EXECUTIVE SUMMARY: Donald Trump’s decision to abandon the Trans-Pacific Partnership (TPP) marks a fundamental change from Barack Obama’s priorities. It could also create a policy vacuum in Asia, as the US is no longer the driving force behind regional integration. China, which sees new opportunities in the American withdrawal, is attempting to foster its own integration schemes – but it remains unclear whether it will be able to replace the US as the world’s globalization leader.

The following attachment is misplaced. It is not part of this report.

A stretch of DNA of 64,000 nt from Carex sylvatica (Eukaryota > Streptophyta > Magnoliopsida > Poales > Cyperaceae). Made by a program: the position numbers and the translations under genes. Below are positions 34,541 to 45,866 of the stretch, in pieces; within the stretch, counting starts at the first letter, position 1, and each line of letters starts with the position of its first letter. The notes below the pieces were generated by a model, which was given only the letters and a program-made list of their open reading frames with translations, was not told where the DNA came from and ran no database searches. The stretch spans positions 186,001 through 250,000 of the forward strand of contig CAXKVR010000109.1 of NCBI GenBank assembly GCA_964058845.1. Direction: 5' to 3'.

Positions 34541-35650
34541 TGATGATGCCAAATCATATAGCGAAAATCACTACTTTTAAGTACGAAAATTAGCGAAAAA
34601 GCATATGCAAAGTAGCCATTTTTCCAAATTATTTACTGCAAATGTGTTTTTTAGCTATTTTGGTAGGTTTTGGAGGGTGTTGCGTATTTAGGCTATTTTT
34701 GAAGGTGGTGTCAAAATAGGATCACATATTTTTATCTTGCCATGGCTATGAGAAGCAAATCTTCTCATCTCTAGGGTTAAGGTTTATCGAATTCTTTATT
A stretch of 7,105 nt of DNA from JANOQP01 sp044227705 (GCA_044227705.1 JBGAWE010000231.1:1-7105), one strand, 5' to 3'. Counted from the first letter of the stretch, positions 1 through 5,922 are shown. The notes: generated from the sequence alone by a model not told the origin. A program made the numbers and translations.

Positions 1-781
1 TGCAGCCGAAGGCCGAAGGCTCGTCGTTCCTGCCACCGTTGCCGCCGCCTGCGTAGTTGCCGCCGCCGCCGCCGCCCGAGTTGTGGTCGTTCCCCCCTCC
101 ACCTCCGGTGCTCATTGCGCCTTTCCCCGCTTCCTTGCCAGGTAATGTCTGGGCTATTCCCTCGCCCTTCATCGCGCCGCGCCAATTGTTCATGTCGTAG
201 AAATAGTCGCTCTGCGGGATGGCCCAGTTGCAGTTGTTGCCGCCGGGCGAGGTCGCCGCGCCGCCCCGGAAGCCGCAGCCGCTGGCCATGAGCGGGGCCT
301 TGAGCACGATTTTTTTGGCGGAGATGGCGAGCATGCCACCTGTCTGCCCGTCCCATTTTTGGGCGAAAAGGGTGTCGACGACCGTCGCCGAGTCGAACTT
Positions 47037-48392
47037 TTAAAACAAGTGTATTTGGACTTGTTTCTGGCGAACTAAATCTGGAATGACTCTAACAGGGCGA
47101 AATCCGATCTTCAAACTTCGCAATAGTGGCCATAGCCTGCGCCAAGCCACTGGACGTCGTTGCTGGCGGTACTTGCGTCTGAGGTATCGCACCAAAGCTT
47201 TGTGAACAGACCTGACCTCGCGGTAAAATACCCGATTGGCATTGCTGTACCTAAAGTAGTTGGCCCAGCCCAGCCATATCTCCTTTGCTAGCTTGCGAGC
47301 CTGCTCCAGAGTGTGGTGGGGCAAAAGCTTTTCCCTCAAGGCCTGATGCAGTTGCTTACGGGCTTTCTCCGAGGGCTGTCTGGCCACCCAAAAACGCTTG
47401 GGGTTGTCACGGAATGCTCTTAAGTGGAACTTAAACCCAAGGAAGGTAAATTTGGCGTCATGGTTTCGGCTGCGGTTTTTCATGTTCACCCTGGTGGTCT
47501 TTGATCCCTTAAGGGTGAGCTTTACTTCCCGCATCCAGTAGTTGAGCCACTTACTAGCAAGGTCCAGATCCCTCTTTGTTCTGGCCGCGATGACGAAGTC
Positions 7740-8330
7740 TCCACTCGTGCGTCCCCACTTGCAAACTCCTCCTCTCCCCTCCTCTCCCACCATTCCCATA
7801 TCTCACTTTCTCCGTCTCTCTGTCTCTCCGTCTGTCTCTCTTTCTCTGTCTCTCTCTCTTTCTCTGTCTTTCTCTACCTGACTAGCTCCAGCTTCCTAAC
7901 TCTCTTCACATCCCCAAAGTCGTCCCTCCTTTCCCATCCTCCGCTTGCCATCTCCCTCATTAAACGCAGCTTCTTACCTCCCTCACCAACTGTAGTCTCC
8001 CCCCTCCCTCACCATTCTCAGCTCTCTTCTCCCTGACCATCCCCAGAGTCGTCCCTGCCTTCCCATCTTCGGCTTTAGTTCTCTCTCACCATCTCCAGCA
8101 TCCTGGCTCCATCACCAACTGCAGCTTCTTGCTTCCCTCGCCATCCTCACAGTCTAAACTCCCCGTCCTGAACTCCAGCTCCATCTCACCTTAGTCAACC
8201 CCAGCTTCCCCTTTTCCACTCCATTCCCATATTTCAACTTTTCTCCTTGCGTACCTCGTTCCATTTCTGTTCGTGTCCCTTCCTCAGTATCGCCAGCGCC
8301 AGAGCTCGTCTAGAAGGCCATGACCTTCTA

The “America First” slogan was not mere pre-election rhetoric for Donald Trump. His consistent opposition to multilateral free trade deals and support for the introduction of tariffs on foreign products and services arguably signals the beginning of a new era of protectionism (indeed, a Brookings paper has called for a reevaluation of the future of globalization because Trump “could reverse decades of global trends”). Countries with large export surpluses with the US, such as China, Germany, and Mexico, have been at the epicenter of Trump’s criticism. Scenarios of trade wars have entered the political and media discourse.
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